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Young Adult

REVIEW: The Curse of Saints by Kate Dramis

In The Curse of Saints, the first in a trilogy from debut author Kate Dramis, we are introduced to a kingdom rife with the power of Visya’s; individuals who are blessed with affinities of...

REVIEW: Belladonna by Adalyn Grace

Strangely, it’s the macabre and eerie intimacy with death that feels normal so it’s no extreme statement that gentleness within this casually gothic world would ensnare me as Death has in Adalyn Grace’s Belladonna....

daughter of the moon goddess

REVIEW: Daughter of the Moon Goddess by Sue Lynn Tan

Sue Lynn Tan’s debut Daughter of the Moon Goddess is inspired by the Chinese legend of Chang’e and Houyi, although it is set years after that story ends. Xingyin is the daughter of the...

REVIEW: Blackheart Knights by Laure Eve

New interpretations of Arthurian myths are hardly new by definition. These stories have been reshaped and told for centuries. In the last few years alone there have been countless variations – from Lavie Tidhar’s...

REVIEW: Threadneedle by Cari Thomas

Visually, the proof of Threadneedle by Cari Thomas is one of the most stunning advance copies I’ve been sent. The cover looks like embroidery, to match main character Anna’s magic, based on threads and...

REVIEW: Of Honey and Wildfires by Sarah Chorn

Of Honey and Wildfires is a novel by Sarah Chorn (The Bookworm Blues website, Seraphina’s Lament). I was a huge fan of Seraphina’s Lament and enjoy her reviews, so this was an anticipated read....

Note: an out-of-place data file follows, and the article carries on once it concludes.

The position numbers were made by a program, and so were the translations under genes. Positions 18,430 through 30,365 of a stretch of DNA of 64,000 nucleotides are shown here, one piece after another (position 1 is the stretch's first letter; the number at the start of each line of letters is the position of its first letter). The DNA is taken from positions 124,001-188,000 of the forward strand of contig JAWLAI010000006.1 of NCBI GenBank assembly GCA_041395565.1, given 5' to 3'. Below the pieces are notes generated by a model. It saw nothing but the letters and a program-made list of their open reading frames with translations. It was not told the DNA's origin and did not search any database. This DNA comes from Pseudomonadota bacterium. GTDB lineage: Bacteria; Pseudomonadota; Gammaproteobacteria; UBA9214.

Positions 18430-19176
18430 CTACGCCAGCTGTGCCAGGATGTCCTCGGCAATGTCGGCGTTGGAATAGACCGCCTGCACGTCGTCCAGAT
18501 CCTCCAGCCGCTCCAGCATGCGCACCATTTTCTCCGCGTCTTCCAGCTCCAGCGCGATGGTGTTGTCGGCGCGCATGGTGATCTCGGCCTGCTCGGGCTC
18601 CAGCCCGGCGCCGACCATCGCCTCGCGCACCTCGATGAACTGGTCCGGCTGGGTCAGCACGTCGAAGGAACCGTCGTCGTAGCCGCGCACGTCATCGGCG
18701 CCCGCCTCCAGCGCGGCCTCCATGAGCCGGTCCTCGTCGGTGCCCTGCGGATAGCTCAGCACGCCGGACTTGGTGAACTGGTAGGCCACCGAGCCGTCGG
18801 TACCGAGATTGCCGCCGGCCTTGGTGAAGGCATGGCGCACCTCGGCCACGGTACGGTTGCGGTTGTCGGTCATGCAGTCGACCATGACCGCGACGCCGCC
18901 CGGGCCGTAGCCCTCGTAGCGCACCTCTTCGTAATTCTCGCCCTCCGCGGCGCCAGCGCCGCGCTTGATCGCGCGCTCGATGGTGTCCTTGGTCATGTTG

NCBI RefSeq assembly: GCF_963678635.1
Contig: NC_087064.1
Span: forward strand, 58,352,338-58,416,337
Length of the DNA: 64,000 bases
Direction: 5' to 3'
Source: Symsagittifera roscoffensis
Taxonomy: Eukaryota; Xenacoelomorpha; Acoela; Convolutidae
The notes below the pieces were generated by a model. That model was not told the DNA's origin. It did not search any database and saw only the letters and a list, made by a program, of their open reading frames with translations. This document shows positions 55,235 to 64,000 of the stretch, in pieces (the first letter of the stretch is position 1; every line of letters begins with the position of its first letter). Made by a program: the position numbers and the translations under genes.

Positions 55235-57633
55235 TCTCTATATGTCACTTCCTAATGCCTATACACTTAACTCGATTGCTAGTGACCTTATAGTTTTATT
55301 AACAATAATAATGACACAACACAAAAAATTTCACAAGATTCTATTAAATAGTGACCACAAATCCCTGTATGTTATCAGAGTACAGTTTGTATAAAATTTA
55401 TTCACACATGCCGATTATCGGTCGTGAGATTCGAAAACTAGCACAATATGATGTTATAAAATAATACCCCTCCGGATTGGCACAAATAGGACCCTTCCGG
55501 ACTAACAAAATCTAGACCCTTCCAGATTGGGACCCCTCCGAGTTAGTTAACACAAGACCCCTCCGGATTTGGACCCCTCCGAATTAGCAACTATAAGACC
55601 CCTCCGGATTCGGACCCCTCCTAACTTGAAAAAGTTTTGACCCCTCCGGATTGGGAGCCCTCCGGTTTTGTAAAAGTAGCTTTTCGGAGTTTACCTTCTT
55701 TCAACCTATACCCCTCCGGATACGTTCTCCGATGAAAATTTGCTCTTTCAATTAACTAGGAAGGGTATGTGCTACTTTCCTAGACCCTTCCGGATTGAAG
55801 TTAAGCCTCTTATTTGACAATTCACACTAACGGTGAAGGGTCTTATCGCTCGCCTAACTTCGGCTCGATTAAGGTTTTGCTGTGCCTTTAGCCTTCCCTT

REVIEW: Widdershins by Alex Alexander

Widdershins begins in the slums, where we meet our protagonist Niclas. It’s difficult to call him hero, as he’s a pretty simple lad and if we’re being honest, he’s not the sharpest tool in...

REVIEW: The Key to Fear by Kristin Cast

In the post-pandemic America of Kristin Cast’s young adult novel The Key To Fear, life in the city of Westfall is entirely geared towards staying safe and healthy. Fifty years after the Cerberus virus...

REVIEW: The Left-Handed Booksellers of London by Garth Nix

The Left-Handed Booksellers of London is a rollicking urban fantasy by the prolific Garth Nix, taking place in a slightly-alternate version of the titular city, in the year 1983. Shortly after her 18th birthday,...

REVIEW: Fable by Adrienne Young

Adrienne Young’s new novel Fable is, in essence, a story about a daughter’s longing for family. The bestselling author mentions in the afterword that the idea for the book came to her just a...